The Higher Education Academy (HEA) has been both interested in and supportive of this visual learning agenda. I’ve presented on MML methods at HEA events and content and argument have been favorably received for the most part. It is clear that scholars with an active interest in pedagogy as well as their own fields of research have for the most part been open and receptive at various talks I have participated in. It is equally clear that there are still many questions attached to this method, from the more usual technical matters of image sourcing, to legal concerns regarding copyright, to more profound questions regarding the ethics of image use, all by way of questions concerned with matters like process codification – how we locate apposite images. The HEA has also supported a Fellow-led initiative that attracted colleagues from across the UK to Loughborough. In addition, visual learning sessions at discipline-specific conferences like the Political Studies Association (PSA) and the British International Studies Association (BISA), while relative poorly-attended, have shown interest in and enthusiasm for the idea of matching how we teach to how we learn through this new-but-old medium. There is, then, what may be called a limited and peripheral interest in a medium of communication that may ultimately come to challenge the hegemony of the written word in teaching and learning.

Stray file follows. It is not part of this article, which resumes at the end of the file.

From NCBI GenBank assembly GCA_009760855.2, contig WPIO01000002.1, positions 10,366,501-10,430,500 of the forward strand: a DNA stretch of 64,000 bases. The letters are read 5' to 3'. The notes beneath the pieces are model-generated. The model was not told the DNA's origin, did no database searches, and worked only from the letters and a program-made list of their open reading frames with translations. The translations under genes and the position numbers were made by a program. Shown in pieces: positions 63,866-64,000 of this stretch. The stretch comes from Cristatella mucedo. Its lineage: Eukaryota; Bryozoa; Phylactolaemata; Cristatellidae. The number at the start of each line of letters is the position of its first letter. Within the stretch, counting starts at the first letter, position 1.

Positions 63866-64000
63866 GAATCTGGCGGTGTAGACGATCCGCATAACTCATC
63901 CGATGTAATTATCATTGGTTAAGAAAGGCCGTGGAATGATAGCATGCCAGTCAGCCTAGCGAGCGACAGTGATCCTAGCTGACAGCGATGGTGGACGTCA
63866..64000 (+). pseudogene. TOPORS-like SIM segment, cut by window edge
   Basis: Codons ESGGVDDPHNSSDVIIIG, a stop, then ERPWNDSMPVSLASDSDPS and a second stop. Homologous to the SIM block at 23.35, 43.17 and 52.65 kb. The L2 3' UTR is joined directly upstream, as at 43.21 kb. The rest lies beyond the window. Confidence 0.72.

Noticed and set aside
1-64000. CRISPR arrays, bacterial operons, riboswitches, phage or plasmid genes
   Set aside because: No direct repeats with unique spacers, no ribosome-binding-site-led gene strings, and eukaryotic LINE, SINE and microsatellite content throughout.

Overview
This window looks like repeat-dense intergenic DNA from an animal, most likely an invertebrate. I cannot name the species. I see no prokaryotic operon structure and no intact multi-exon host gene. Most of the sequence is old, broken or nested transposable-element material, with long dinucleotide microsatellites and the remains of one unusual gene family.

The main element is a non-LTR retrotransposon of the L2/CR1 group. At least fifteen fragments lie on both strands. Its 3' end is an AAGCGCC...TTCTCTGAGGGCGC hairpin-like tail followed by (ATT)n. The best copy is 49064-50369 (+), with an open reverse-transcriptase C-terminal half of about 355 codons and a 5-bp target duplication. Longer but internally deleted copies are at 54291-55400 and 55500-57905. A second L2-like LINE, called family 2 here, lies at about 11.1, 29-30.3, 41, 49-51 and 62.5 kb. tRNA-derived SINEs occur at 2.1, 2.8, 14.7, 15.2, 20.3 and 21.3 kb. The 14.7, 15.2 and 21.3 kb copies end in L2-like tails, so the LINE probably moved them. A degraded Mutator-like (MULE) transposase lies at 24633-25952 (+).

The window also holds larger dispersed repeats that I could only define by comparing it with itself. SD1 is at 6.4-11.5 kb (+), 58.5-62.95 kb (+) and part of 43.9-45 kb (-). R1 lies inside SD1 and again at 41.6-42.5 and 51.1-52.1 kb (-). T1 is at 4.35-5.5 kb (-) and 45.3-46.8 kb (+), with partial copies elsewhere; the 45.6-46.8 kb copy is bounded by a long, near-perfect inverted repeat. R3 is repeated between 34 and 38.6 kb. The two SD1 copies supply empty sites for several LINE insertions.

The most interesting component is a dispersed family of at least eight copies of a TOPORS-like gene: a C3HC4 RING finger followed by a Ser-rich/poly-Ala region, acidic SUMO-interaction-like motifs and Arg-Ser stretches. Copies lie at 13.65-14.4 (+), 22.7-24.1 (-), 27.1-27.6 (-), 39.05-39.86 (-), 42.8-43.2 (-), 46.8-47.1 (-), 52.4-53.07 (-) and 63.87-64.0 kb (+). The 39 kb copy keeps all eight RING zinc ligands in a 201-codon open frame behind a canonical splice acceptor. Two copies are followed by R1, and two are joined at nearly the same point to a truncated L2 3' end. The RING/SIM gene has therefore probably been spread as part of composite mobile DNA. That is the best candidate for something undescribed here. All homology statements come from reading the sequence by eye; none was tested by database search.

Beyond this periphery, in HE institutions in the UK and in government, there is a different, and mixed story. Centres for Academic Practice have disseminated awareness of the concept across the UK, and take-up has been from universities at the upper and lower ends of key metrics rankingss, with sciences and social sciences represented. Universities that have seen the method being demonstrated have overall apportioned value to it, seeking consultation. Some bodies have been willing to pay to have members of their staff exposed to and trained in its rationale and application. This is not to suggest colleagues at other institutions have been forced to absorb this method. Instead, universities to which I have consulted have wisely left decisions about whether to engage with visuality, and the extent to wish they might do so, to the academics. The method has value-added beyond pedagogy: it can form the basis of pedagogic research, especially since it is both under-theorized and has had limited empirical testing; its use can demonstrate engagement with pedagogic literature; it can present as evidence of reflection for Continuing Professional Development (CPD) and can serve as evidence for promotion bids. And in government circles, the method has also found support. The Department for Education has integrated visuality in schools as part of its Inclusive Schooling agenda. So it’s ‘out there’ and it’s novel whilst also being very well-established when we think about it.